This August 30, 1828 edition of the National Intelligencer has 7 slave ads. One advertises a FORTY DOLLARS REWARD for a 17 or 18-year-old named William. “He is of a bright yellow complexion…his hair nearly straight; is an excellent house servant and waiter, and unusually smart and intelligent for one of his color.” Another advertises FIFTY DOLLARS REWARD for SYE. “When he left home had a swollen face and a cut finger occasioned from an attack made by him on his overseer a few days before he absconded. His wife is living in Washington City, with Mr. John Baker, who hires Continue reading
This September 6, 1828 edition of The National Intelligencer (Washington D.C.) has a total of 5 slave ads. The first offers “FORTY DOLLARS REWARD” for “my Negro Woman, LETTY BROWN, taking with her, her two children, Bob and Dave…she is about 35 or 40 years of age. Bob is about 7 years of age…and carries his head on one side. Dave is about two years of age, of a yellow complexion…he has, also, a scar on the right or left arm, just above the elbow, occasioned by a burn which he received a few days before he was taken from my residence. The said woman and her children were taken off on Sunday night…by a yellow man of George Calvert’s, living near Bladensburgh, who calls himself Tarlton Brown, and who owns her as his wife.” Continue reading
This September 6th, 1825 edition of the National Intelligencer (in Washington DC) contains 3 particularly heartbreaking runaway slave ads. The first is a “$100 DOLLARS REWARD” for BEN, and states “He can write a pretty good hand, and no doubt has copied the papers of some free man; and I have reason to believe he stole the Stafford County seal and attached the impression of it to his papers. He carried with him three of his daughters, the property of my neighbor, Moses Kendall, and a Negro Man, the husband of one of Continue reading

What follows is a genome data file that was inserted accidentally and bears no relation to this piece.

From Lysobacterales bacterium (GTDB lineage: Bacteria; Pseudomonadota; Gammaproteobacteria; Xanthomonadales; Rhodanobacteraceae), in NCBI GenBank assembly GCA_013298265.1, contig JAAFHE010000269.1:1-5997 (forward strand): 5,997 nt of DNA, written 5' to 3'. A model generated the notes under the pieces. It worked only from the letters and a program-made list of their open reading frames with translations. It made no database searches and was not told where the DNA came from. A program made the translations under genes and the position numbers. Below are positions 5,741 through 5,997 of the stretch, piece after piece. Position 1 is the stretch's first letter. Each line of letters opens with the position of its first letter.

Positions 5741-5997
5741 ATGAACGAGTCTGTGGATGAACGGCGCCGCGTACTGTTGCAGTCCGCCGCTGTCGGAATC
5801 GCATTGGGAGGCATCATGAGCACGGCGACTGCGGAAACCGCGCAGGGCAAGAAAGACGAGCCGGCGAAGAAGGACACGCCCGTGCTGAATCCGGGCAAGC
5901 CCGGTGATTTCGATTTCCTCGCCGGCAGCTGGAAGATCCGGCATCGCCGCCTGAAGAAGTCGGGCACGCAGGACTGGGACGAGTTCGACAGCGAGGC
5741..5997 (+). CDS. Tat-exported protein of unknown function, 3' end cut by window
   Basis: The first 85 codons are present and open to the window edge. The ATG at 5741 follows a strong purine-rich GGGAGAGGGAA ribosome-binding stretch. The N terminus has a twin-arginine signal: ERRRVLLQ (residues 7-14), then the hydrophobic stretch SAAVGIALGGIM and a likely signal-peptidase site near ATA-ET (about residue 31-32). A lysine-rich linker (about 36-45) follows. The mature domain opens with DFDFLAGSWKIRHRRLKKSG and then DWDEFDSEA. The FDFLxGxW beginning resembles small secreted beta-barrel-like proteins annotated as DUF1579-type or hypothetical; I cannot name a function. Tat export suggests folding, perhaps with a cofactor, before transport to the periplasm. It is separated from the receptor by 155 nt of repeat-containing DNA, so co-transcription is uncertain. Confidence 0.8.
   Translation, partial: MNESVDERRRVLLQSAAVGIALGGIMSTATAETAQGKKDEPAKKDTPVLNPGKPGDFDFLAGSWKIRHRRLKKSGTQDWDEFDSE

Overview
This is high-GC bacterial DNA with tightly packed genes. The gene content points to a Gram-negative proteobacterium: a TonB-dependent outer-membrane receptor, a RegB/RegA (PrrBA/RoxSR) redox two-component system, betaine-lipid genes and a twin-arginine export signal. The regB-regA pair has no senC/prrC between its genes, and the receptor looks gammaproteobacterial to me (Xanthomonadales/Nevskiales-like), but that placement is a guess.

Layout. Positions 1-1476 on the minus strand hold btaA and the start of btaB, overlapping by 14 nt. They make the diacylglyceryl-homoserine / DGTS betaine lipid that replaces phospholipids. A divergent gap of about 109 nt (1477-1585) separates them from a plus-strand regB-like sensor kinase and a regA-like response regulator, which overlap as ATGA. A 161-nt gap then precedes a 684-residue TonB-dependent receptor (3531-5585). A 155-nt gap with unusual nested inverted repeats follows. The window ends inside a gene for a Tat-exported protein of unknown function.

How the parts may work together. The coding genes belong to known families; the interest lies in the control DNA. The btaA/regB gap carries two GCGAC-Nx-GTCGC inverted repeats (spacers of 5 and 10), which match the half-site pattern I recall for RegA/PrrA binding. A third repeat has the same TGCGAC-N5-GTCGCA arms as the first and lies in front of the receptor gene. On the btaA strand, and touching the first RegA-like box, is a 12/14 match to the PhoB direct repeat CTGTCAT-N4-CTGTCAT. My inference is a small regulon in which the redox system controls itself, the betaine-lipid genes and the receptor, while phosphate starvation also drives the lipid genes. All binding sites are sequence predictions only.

This March 13, 1855 edition of the New York Tribune includes an article about an advertisement for “Negro Dogs.” It states, “I would inform the citizens of Holmes County that i still have my NEGRO DOGS and that they are in good training and ready to attend to all calls of hunting and catching RUNAWAY NEGROES at the following rates. For hunting per day, five dollars Continue reading
This is the May 5, 1845 Lynchburg Virginian containing four slave advertisements and 1 runaway ad. Continue reading
This is The Natchez Weekly Courier from September 24, 1856. It is a four-page weekly that is COMPLETE and in fine condition. There are nine different slave advertisements with two of them illustrated; four of the slave ads are relating to runaways. One of the slave ads is for Lewis, a 26-year-old runaway with the horrific statement, “…a scar under his left eye, and he has been badly whipped.” I have never seen a more haunting statement in a runaway slave advertisement. Click for six more photos… Continue reading
This is the December 29,1825 edition of The Virginian. There are a total of 8 slave ads, 2 of them are runaway slave notices. The most disturbing of the ads states, “WANTED the ensuing year, a NEGRO MAN of steady habits to remain about a House and Lot–one that is a little advanced in years, and without a wife would be preferred–also a small girl about 8 or 10 years of age. Apply at this office.” Continue reading